We had so much fun last year that we had to do it again.
The Tri-Cities Immigrant Coalition (TCIC) would like to invite you to join us for another “Celebrating Our Immigrant Community through the Arts” exhibit. As with last October’s event, artwork will be on display at Monarcha Winery, which is located at 421 Columbia Drive, in the Columbia Gardens Wine and Artisan Village in Kennewick.
On the opening night of the exhibit, Saturday, Sept. 7, from 5:00 to 8:00 pm, you can view the art for free while enjoying conversations with the artists. In addition, Martin Porras will sing and play his guitar, and Brandon Sullivan will read a poem he wrote for the event.
Monarcha will be selling wine by the glass, and non-alcoholic beverages and food can be purchased from El Taco Stop, which will serve Mexican favorites, and Fast and Curryous, which will feature some halal and vegan options among its delicious Indian selections.
TCIC has received entries from artists who exhibited their works last October and from others who want to participate for the first time. We think you’ll be impressed that there are so many gifted artists living here in the Tri-Cities who come from all over the world.
Besides exhibiting art by immigrants, TCIC will display environmental portraits of Tri-Cities’ immigrants by local photographer and graphic designer Madison Rosenbaum. An environmental portrait includes a person’s home, surroundings, or meaningful background. Madison is especially talented at taking an environmental portrait that tells someone’s story. Come to Monarcha to see who’s in Madison’s portraits this year.
Last year Madison took a portrait of Anh Mai-Windle, an American citizen from Vietnam who lives in Richland. Anh and her family emigrated as refugees at the end of the Vietnam War. She writes, “With only the clothes on our backs and each other, we left Vietnam amidst bombing raids and tense moments with no plans but the hope of freedom and opportunity. We built a life in the U.S. based on hard work, integrity, and love of and service to God, family, country, and community. The circumstances of our immigration and appreciation and respect for, and recognition of, the sacrifices and compassion and support from good people have always lent perspective. They have inspired me to help others, serve the public interest, and live the best life possible.”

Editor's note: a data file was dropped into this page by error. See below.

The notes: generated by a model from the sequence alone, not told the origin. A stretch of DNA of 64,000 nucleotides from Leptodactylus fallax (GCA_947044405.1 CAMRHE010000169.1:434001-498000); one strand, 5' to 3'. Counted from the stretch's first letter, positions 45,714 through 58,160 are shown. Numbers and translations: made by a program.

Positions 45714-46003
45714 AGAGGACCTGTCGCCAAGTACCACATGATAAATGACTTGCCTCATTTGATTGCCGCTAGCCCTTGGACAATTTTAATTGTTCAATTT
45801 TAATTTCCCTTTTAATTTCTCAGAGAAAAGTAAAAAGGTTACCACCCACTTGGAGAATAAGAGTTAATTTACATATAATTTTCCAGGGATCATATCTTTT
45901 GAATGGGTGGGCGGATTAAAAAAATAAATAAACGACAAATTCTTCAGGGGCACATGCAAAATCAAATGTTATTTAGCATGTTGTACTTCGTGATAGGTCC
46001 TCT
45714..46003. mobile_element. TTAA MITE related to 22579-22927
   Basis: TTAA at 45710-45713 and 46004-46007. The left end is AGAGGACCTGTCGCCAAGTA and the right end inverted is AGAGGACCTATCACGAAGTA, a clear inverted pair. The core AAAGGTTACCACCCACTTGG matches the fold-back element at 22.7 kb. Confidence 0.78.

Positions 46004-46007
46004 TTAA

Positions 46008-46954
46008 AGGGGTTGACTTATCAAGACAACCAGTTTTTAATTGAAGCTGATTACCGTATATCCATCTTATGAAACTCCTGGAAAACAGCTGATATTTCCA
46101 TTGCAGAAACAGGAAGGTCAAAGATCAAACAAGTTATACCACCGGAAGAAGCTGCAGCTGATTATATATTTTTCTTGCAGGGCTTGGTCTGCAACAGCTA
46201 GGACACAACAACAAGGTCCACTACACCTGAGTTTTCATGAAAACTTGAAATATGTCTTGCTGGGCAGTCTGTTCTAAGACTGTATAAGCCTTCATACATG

Woven into the fabric of Anh’s story is a theme common to immigrant stories: gratitude to America. Most immigrants are very thankful for the opportunities provided by the United States.
TCIC knows that you will be inspired by the stories of the people you meet at “Celebrating Our Immigrant Community through the Arts.”
If you are inspired by any art you see at this year’s exhibit, please consider buying it. Due to the gracious contributions of our sponsors, we don’t charge the artists whose works are in the exhibit, so you know that 100 percent of what you pay goes directly to the artist.
The art will hang through Sunday, Sept. 15 at Monarcha Winery, so if you’re already busy on September 7, you’ll still have an opportunity to enjoy the artistic talents of our immigrant community members.
If you’re free Sept. 7, please come meet some lovely people like Anh and join in the fun.
TCIC would like to thank Monarcha Winery and its employees for all their help with this event. If you have any questions, please contact us at firstname.lastname@example.org.